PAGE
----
The following table provides a side-by-side comparison of the structures of these four.

Scottish 1637

1. Offertory

2. Prayer for the Church

3. Exhortation

4. Lesser Exhortation or Invitation to Communion

5. Confession of Sin

6. Absolution

7. Comfortable Words

8. Sursum Corda

9. Sanctus

10. Invocation (i.e., epiclesis)

11. Institution Narrative

12. Oblation

13. Lord’s Prayer

14. Prayer of Humble Access

15. Distribution

16. Thanksgiving

17. Gloria

Scottish 1743

1. Offertory

2. Exhortation

3. Sursum Corda

4. Sanctus

5. Invocation

6. Institution Narrative

7. Oblation

8. Prayer for the Church

9. Lord’s Prayer

10. Lesser Exhortation or Invitation to Communion

11. Confession of Sin

12. Absolution

13. Comfortable Words

14. Prayer of Humble Access

15. Distribution

16. Thanksgiving

17. Gloria

Scottish 1764

1. Exhortation

2. Offertory

3. Sursum Corda

4. Sanctus

5. Institution Narrative

6. Oblation

7. Invocation

8. Prayer for the Church

9. Lord’s Prayer

10. Lesser Exhortation or Invitation to Communion

11. Confession of Sin

12. Absolution

13. Comfortable Words

14. Prayer of Humble Access.

15. Distribution

16. Thanksgiving

17. Gloria

American 1789

1. Offertory

2. Prayer for the Church

3. Exhortation

4. Lesser Exhortation or Invitation to Communion

5. Confession of Sin

6. Absolution

7. Comfortable Words

8. Sursum Corda

9. Sanctus

10. Prayer of Humble Access

11. Institution Narrative

12. Oblation

13. Invocation

14. Distribution

15. Lord’s Prayer

16. Thanksgiving

17. Gloria

The 1743 Canons of the Scottish Episcopal Church gave official authorization to the text of the Scottish Liturgy that first appeared in 1735. The title page of the Scottish Use of 1743 claims that it is the text “Authorized by Charles I in 1636” despite departing from it in various ways, and then seems to offer a justification for its re-arrangement of the 1637 Order, “All the parts of this office are ranked in the natural order.” Wohlers calls the 1764 the “second authorized edition” of the Scottish Liturgy. Along with the structural changes seen in the chart above, there are changes to the invocation or epiclesis (see below) and two additions to the Prayer of Humble Access. In the first sentence the word “holy” is added before “table” and in the last sentence, the words “most sacred” are added before “body.” The 1764 is the model for Seabury’s 1786 Use, which matches it almost exactly. The only differences are the addition of some “Private Devotions” towards the end of the service, several “Private ejaculations” to be spoken by the priest to himself in between each of the scriptural sentences of the Comfortable Words, the substitution of “Priest” for “Presbyter,” of course, the omission of any references to the King.

Two years after Seabury’s consecration in Aberdeen, the English parliament granted permission for the English bishops to omit the oath of Supremacy to the King when consecrating bishops for foreign lands; William White and Samuel Provoost were consecrated in 1787. Seabury, though at first wishing to have nothing to do with White’s Convention in Philadelphia, reached out to Bishop White, who invited him to participate in the 1789 Convention. Seabury made a case for the Scottish Liturgy and the 1789 prayer book shows that influence; nevertheless, the first American prayer book is closer to English model than even the 1637. The Communion in the 1892 prayer book is exactly the same as the 1789, while the Communion in the 1928 moves closer to the structure of the 1637.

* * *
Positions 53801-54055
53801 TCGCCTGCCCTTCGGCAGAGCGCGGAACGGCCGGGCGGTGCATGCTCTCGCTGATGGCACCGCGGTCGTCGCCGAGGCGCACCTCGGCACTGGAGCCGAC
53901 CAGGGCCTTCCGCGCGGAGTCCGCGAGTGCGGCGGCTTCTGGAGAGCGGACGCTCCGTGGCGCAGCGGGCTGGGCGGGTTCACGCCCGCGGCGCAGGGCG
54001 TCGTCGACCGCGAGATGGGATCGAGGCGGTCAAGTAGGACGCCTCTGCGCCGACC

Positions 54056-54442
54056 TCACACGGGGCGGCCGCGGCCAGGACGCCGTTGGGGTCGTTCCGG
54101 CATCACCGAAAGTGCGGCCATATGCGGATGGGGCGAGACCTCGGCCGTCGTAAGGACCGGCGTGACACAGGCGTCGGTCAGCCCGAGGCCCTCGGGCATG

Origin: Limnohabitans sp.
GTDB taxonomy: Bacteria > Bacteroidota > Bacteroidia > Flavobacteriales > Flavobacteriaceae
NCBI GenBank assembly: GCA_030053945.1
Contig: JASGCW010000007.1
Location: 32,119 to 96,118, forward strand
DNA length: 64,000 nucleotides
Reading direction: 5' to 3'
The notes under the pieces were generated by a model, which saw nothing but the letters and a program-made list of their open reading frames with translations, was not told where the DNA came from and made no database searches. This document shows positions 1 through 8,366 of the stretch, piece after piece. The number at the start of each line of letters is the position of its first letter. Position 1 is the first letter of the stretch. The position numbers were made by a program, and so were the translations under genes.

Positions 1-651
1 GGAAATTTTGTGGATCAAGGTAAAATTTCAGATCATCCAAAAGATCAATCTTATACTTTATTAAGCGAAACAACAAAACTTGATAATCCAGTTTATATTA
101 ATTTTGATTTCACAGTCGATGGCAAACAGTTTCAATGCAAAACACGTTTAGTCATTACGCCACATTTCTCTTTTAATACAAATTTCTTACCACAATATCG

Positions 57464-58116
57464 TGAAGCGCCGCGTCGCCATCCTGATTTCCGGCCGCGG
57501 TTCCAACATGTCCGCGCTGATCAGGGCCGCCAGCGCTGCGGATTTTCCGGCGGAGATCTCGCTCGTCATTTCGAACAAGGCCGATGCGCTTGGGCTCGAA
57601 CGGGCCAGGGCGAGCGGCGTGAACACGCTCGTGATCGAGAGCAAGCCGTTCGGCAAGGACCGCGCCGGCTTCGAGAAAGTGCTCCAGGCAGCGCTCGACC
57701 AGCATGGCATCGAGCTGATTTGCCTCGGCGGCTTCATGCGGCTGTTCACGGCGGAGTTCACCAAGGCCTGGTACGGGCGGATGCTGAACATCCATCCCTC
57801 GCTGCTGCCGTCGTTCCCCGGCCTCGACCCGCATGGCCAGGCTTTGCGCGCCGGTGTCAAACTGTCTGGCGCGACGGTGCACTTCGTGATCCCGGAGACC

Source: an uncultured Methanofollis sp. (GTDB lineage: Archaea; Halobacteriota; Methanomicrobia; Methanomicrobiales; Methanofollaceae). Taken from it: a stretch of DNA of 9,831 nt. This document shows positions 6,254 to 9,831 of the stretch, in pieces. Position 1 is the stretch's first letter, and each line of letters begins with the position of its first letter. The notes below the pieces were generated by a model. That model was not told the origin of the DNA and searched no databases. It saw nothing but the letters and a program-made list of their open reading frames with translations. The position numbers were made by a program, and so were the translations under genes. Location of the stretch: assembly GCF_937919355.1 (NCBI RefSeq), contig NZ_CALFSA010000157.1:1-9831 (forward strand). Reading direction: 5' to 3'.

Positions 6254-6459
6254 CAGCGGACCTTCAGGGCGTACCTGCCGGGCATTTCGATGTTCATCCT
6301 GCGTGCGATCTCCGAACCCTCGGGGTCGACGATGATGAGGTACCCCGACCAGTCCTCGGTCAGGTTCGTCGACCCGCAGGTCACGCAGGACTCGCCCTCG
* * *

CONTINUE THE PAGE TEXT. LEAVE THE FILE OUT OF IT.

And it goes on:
In 1912 the Scottish Episcopal Church authorized its own edition of the Book of Common Prayer for the first time. The title page describes it as “The Book of Common Prayer and Administration of the Sacraments [&c] According to the Use of the Church of England” adding at the end, “and The Scottish Liturgy… as canonically sanctioned.” It includes both the Scottish Communion Office and the English 1662 Communion Office, and seems to suggest the normativity of the English model. In this respect — of having two Communion rites — the Scottish prayer books anticipate the 1979 Prayer Book of the Episcopal Church and the 2019 Prayer Book of the ACNA. Just as in the 1662 the 1912 Scottish prayer book includes the rubric about kneeling, sometimes called “the black rubric”:

It is here declared, thereby that no Adoration is intended, or ought to be done, either unto the Sacramental Bread or Wine there bodily received, or unto any Corporal Presence of Christ’s natural Flesh and Blood. For the Sacramental Bread and Wine remain still in their very natural substances, and therefore may not be adored; (for that were Idolatry, to be abhorred of all faithful Christians;) and the natural Body and Blood of our Saviour Christ are in Heaven, and not here; it being against the truth of Christ’s natural Body to be at one time in more places than one.

The inclusion of which rubric seems to exclude some possible readings of the invocation in the Scottish liturgy (discussed below).